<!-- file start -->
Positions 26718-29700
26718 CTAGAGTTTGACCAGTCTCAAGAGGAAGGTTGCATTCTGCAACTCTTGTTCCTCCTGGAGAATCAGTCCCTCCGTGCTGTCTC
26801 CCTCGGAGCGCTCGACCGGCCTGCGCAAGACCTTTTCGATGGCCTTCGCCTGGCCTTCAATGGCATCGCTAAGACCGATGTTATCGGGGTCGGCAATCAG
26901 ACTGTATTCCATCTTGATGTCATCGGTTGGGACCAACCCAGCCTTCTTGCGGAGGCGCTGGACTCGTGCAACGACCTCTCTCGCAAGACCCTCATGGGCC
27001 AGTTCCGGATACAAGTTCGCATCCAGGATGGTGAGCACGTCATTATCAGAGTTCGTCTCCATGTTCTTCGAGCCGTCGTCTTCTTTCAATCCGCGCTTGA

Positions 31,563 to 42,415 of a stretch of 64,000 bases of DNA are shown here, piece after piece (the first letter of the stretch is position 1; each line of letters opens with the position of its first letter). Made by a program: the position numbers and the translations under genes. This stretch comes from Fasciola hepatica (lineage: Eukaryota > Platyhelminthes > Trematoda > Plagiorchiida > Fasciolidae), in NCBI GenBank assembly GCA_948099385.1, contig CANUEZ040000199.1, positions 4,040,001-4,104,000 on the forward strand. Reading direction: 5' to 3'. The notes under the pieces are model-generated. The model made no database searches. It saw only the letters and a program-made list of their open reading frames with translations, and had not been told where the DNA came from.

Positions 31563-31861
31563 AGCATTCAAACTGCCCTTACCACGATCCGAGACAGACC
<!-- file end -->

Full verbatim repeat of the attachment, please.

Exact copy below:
Positions 26718-29700
26718 CTAGAGTTTGACCAGTCTCAAGAGGAAGGTTGCATTCTGCAACTCTTGTTCCTCCTGGAGAATCAGTCCCTCCGTGCTGTCTC
26801 CCTCGGAGCGCTCGACCGGCCTGCGCAAGACCTTTTCGATGGCCTTCGCCTGGCCTTCAATGGCATCGCTAAGACCGATGTTATCGGGGTCGGCAATCAG
26901 ACTGTATTCCATCTTGATGTCATCGGTTGGGACCAACCCAGCCTTCTTGCGGAGGCGCTGGACTCGTGCAACGACCTCTCTCGCAAGACCCTCATGGGCC
27001 AGTTCCGGATACAAGTTCGCATCCAGGATGGTGAGCACGTCATTATCAGAGTTCGTCTCCATGTTCTTCGAGCCGTCGTCTTCTTTCAATCCGCGCTTGA

Positions 31,563 to 42,415 of a stretch of 64,000 bases of DNA are shown here, piece after piece (the first letter of the stretch is position 1; each line of letters opens with the position of its first letter). Made by a program: the position numbers and the translations under genes. This stretch comes from Fasciola hepatica (lineage: Eukaryota > Platyhelminthes > Trematoda > Plagiorchiida > Fasciolidae), in NCBI GenBank assembly GCA_948099385.1, contig CANUEZ040000199.1, positions 4,040,001-4,104,000 on the forward strand. Reading direction: 5' to 3'. The notes under the pieces are model-generated. The model made no database searches. It saw only the letters and a program-made list of their open reading frames with translations, and had not been told where the DNA came from.

Positions 31563-31861
31563 AGCATTCAAACTGCCCTTACCACGATCCGAGACAGACC